Page 5 - Moravian Messenger January 2019
P. 5

© Sr Sarah Groves
© Chris Nealy
Gracehill Village Tour Guides at the talk on the Friday night at the Braid
Cennick 300 Weekend
The Cennick Minibus tour at Ballinderry
Although the actual dates of the 'Cennick 300 Weekend' were from 2nd until 4th November, planning began well in advance. We are indebted to Elaine Hill, the Heritage Development Officer for Mid & East Antrim Museum and Heritage Service who helped with so much of the basic details, planning and publicity, and also to Mid & East Antrim Borough Council for helping to fund the weekend as part of the 2018 European Year of Culture.
I was involved in planning the Cennick Minibus tour and Sarah Groves and I spent hours pouring over old maps of the area: with help from the local history librarian in Ballymena. It goes without saying that because roads had changed so much over the past 300 years it was really no surprise when a plaintive message went out from Sarah: 'Anyone free on Monday to plan out the final coach route for the weekend?' You guessed - I volunteered!
We headed out at 10am and returned home at 5pm after what can only be described as an informative, fun-filled day. Just as Cennick must have done on his travels we met and were welcomed by so many people. To mention just a few: the two men at Gloonan who were able to show us Cennick's Well and remembered the original house on the site and then the man from Gracehill who bought us our lunch in Randalstown after we invited him to join us. We stopped for so many photos of people's houses and I sneaked down so many lanes that I'm surprised the police weren't called. Can you imagine the headlines in the local press 'Gracehill minister and colleague arrested for snooping!' It really doesn't bear thinking about. After a quick stop off at Ballinderry I was informed that we had very little time left. Two minutes away was the site of Portmore House where, encountering a man at the door of his bungalow, we asked if we could park the minibus near his house. Over an hour later, after afternoon coffee and biscuits with him and his wife, we finally headed for home - with a few more stops on the way!
The weekend itself was definitely a great
success. Friday night saw us in the Braid (Ballymena Town Hall) where, after refreshments, we had a really interesting talk by Gary Best for the launch of his book: 'John Cennick - The Forgotten Evangelist'. Gary Best is a well-known Methodist historian who has written a number of books including a few unusual detective stories. At present he is Warden of the New Room, the oldest Methodist building in the world, in Bristol. Gary is an excellent speaker, even if he does pronounce Cennick with a 'K' at the start and held his audience enthralled until the end when there was a rush to buy his book. Amongst those present it was good to see Cllr Ruth Wilson representing Mid and East Antrim Borough Council, Lorraine Parsons, Archivist at Moravian Church House, Rev Dr Livingstone Thompson, representing the Provincial Board of the Moravian Church, Dr David Johnston OBE, local GP and chair of Ulster Architectural Heritage Society and Rev Dr Bob Cotter, who is doing PhD research on John Cennick's theology.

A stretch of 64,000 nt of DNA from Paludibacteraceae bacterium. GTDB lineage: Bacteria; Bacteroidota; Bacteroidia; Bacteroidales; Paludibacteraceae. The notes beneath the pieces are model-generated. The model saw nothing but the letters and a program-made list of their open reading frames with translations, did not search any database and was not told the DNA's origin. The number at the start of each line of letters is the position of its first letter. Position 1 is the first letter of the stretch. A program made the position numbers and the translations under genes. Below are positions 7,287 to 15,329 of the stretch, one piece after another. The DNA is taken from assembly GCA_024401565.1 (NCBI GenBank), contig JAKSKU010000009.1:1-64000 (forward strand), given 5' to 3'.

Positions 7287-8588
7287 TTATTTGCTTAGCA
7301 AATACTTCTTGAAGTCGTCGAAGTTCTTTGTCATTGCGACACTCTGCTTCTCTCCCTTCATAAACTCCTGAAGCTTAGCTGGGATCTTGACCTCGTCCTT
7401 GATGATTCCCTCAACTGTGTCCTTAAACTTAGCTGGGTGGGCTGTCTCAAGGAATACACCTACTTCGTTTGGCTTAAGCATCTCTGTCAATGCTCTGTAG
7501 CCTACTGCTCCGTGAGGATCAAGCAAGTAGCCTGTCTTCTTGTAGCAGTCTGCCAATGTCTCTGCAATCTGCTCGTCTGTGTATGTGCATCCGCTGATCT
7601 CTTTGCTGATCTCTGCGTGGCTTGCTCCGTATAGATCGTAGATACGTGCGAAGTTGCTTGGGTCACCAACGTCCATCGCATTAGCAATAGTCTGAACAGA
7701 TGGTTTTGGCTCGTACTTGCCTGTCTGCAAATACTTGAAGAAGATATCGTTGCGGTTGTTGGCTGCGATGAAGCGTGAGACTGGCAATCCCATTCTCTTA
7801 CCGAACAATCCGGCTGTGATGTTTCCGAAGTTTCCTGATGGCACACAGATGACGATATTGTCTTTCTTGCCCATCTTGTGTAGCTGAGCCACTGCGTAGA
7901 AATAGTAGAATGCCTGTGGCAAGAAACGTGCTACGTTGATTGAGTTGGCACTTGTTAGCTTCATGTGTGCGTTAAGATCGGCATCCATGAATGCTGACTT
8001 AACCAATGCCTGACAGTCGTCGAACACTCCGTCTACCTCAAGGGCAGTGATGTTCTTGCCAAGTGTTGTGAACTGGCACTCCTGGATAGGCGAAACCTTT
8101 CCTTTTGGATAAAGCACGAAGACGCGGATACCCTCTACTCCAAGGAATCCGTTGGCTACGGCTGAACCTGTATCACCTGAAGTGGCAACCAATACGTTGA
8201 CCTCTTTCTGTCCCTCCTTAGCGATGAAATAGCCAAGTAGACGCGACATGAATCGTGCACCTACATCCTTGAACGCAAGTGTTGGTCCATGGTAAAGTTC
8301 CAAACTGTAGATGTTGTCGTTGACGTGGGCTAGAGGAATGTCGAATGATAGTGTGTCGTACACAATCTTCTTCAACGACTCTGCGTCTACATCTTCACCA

Saturday morning arrived cold and wet with the coach tour group meeting at Ballymena Town Hall. We had a short, interesting talk about where Cennick first preached and the reception that he received: not very friendly and so unlike the usual Ballymena welcome!
Here is a quick resumé of our trip: a visit to Crebilly where, in 1748, Cennick leased a house and a large barn for worship, then on to Gloonan about two miles from Gracehill, where he settled in 1749. Unfortunately nothing remains of Cennick's home there but the well bearing his name can still just be made out at the side of the road.
From here we made our way to O'Rawke's Fort, an ancient rath surrounded by countryside where you could imagine people sitting along the top ridge listening attentively to the words of the preacher. At least this time, knowing Sarah's past record of trespassing, entry had been legal!
Next stop was Lower Ballinderry Moravian Church where we had a short talk about
John Cennick in Ballinderry and Portmore. Although the rain had stopped it was lovely to be welcomed with hot drinks and biscuits here by the ladies of the church.
At this stage we abandoned our visit to Portmore House as access was not suitable for the minibus. All that remains of the stables where Cennick preached are a few briar covered bits of wall. Nothing is left of Portmore House except stories of opulence and hidden tunnels.
During the trip we also passed through Grange, Groggan and Glenavy. It took us a day in a comfortable coach to visit many of the places where Cennick preached. At one stage we met a man driving a horse and cart and we imagined the distances Cennick travelled on horseback, in a cart and especially on foot. It is a measure of the man that he never faltered.
Back in Gracehill we were treated to coffee and scones in the church and given a sneak preview of the amazing plan of God's Acre completed by Anderson Weir. This is a real work of love and is dedicated to his wife, Sr Sally, who died recently.
Saturday's events were not finished, however, and we were soon back in Ballymena Town Hall for an excellent talk, given by the Rev Dr Bob Cotter, on the role John Cennick played in the eighteenth- century evangelical revival.
end ended with Gracehill Church's Anniversary Service taken by Sarah and Gary Best and a lunch in the Church Hall.
In conclusion it must be said that a great time was had by all and we were brought a good bit closer to 'the Forgotten Evangelist' who was John Cennick.
Sr Jackie Neil
Jackie on the Cennick planning trip
© Sr Sarah Groves

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